2. “General Hospital”
      3. Talk Show and Variety Format
        1. Sample Song Segment “The Late Show with David Letterman”
    7. 17. How to Create New Television Series
      1. How TV Series Concepts are Developed
      2. “Put” Pilots
      3. Series Concepts, Presentations, and Series Bibles
      4. How to Create Marketable Television Series Concepts
      5. What Makes an Effective Series Concept?
        1. The Desirability of the Inherent Idea
        2. The Ability to Sustain the Concept Over Many Episodes
        3. Internal Conflict Among Series Characters
        4. Sample Concept from “Coach”
      6. How to Write Original TV Series Presentations
        1. Concept (The Arena/Setting)
        2. Characters
        3. Pilot Story
        4. Sample Future Stories
      7. The Art of Pitching Ideas
      8. Personal Ingredients for Successful Pitching
        1. Honest Enthusiasm
        2. Abundance of Detail
        3. Humor
        4. Conviction
        5. Adaptability
      9. How to Create TV Series Bibles
  14. Part Six: Marketing and Selling Your Script
    1. 18. How to Sell Your Motion Picture Screenplay
      1. What You Should Know Before Marketing
      2. Register and Copyright Your Script
      3. Joining the Writers Guild of America (WGA)
      4. The Release Form or Submission Agreement
      5. Writing a Query Letter
      6. The Synopsis
      7. How to Prepare Your Script for Submission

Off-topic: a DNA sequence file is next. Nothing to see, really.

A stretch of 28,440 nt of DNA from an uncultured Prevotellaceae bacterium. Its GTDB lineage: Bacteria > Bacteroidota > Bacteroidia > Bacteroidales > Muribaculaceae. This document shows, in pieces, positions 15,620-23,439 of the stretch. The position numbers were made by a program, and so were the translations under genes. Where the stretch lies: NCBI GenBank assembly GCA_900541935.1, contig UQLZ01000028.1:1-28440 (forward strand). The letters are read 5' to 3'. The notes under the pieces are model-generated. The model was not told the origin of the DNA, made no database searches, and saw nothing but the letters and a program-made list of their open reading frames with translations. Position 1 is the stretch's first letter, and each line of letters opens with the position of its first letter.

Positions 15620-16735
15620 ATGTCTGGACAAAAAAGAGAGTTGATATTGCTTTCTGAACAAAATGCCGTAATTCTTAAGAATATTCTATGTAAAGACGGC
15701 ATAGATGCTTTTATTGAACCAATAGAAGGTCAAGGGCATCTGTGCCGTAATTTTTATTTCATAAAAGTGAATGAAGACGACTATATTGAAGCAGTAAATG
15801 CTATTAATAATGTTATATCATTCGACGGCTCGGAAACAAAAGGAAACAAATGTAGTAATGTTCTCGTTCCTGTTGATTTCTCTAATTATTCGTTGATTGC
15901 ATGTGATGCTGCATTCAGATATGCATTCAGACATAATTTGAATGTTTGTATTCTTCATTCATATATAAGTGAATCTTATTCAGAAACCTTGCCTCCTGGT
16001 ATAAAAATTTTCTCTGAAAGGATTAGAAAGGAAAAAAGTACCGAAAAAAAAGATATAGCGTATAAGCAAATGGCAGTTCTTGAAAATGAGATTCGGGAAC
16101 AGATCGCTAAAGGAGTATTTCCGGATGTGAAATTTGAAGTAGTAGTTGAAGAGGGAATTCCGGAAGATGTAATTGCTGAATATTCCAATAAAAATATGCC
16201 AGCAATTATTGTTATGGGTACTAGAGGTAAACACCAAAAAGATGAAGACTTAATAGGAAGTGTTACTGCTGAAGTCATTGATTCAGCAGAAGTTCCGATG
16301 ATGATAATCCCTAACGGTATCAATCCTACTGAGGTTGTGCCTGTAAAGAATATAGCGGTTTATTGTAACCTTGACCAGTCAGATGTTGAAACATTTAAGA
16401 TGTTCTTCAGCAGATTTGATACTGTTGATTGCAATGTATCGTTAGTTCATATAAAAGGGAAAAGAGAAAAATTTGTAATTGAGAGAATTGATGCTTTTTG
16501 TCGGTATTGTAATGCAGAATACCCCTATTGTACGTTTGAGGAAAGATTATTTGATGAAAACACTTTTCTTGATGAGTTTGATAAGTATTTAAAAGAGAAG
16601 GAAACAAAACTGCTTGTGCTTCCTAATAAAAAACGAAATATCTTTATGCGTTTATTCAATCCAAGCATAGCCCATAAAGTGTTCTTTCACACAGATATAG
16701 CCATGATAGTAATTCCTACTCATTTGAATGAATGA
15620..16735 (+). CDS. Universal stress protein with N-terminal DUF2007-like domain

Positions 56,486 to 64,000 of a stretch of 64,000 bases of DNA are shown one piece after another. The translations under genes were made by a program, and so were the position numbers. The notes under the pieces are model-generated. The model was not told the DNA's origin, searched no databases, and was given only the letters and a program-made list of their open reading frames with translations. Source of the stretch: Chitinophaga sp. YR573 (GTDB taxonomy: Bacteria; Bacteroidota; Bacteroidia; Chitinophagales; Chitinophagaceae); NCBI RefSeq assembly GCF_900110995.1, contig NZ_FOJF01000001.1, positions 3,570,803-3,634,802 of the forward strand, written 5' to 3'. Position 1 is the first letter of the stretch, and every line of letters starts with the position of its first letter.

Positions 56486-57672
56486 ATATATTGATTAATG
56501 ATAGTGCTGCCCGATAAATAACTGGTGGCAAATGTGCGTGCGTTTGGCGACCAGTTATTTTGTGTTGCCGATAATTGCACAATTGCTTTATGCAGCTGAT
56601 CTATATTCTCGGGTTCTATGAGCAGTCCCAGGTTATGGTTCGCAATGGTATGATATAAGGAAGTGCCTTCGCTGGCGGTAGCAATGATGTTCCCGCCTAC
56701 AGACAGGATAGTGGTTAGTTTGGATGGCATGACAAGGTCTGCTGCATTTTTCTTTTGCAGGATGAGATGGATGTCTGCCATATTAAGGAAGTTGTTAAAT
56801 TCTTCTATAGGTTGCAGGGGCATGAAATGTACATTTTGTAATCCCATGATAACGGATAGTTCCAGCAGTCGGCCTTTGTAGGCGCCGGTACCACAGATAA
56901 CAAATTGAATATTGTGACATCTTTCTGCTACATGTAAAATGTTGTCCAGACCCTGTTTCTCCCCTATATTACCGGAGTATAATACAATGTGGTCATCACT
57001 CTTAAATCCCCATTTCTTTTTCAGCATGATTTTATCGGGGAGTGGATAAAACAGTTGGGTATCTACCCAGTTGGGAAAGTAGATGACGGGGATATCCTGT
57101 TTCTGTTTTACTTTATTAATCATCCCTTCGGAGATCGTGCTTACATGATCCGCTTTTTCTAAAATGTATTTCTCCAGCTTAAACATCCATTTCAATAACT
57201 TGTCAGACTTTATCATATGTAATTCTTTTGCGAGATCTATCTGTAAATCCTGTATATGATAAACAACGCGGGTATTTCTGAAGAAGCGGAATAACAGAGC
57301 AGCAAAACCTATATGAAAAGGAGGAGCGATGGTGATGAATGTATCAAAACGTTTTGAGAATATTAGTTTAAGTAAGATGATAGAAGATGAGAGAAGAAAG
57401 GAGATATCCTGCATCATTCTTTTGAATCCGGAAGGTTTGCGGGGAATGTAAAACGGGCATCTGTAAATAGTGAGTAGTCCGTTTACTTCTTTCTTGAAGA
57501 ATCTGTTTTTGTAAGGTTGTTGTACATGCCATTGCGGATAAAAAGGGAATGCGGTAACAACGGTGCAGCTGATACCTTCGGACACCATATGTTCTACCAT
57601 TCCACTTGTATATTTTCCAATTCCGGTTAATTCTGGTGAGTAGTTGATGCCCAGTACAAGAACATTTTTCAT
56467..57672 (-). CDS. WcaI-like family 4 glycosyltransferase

8. Submission Status Reports
      9. How to Get an Agent
      10. Analyzing the Marketplace
      11. Major Studios and Production Companies
      12. Sources for Top Grossing Films, 1998
      13. Spec Screenplay Trends
        1. Script Sales by Studio, 1999
        2. Script Sales by Genre, 1999
        3. Script Sales by Source Material, 1999
      14. The Million-Dollar Spec Script
      15. Pitching
      16. Development Trends in Theatrical Motion Pictures, 2000
      17. Sample Going Rates for “Star” Screenwriters, 1999-2000
      18. Business Deals and Contracts for Spec Screenplays
      19. Writer's Theatrical Short-Form Contract
      20. Rules of Spec Contracts
        1. Options
        2. Spec Sales
        3. Guaranteed Rewrite/Meeting
        4. “If-Come Deals”
        5. “Shopping”
      21. Screen Credits and Arbitration
      22. Writing Violence in Films
    2. 19. How to Sell Your Television Script
      1. What You Should Know Before Marketing
      2. Register and Copyright Your Script
      3. How to Get an Agent
      4. Analyzing the Marketplace
      5. Marketing Trends in Television, January 2000
      6. The Television Writer's Marketplace
      7. Network, Cable Channels, and Pay TV
      8. Independent Producers
      9. Production Companies
      10. Major Studios
      11. Writing Professionally for Television Series
      12. Pitching
      13. TV Series Concepts
      14. Long-Form Television
      15. Business Deals and Contracts for Television
      16. Credits and Arbitration
    3. 20. National and State Funding Sources
      1. National Funding Sources
        1. The Corporation for Public Broadcasting
        2. Public Broadcasting Service
        3. National Endowment for the Arts
        4. The National Endowment for the Humanities
      2. State Funding Sources
        1. State Arts and Humanities Agencies
        2. State Film and Television Commissions
      3. Private Foundations and Corporate Sources
      4. How to Write Grant Proposals
        1. The Face Sheet
        2. The Narrative Proposal
        3. The Budget
      5. How Projects Are Evaluated
      6. Rights, Profits, and Royalties
  15. Appendixes: Where to Go Next
  16. Index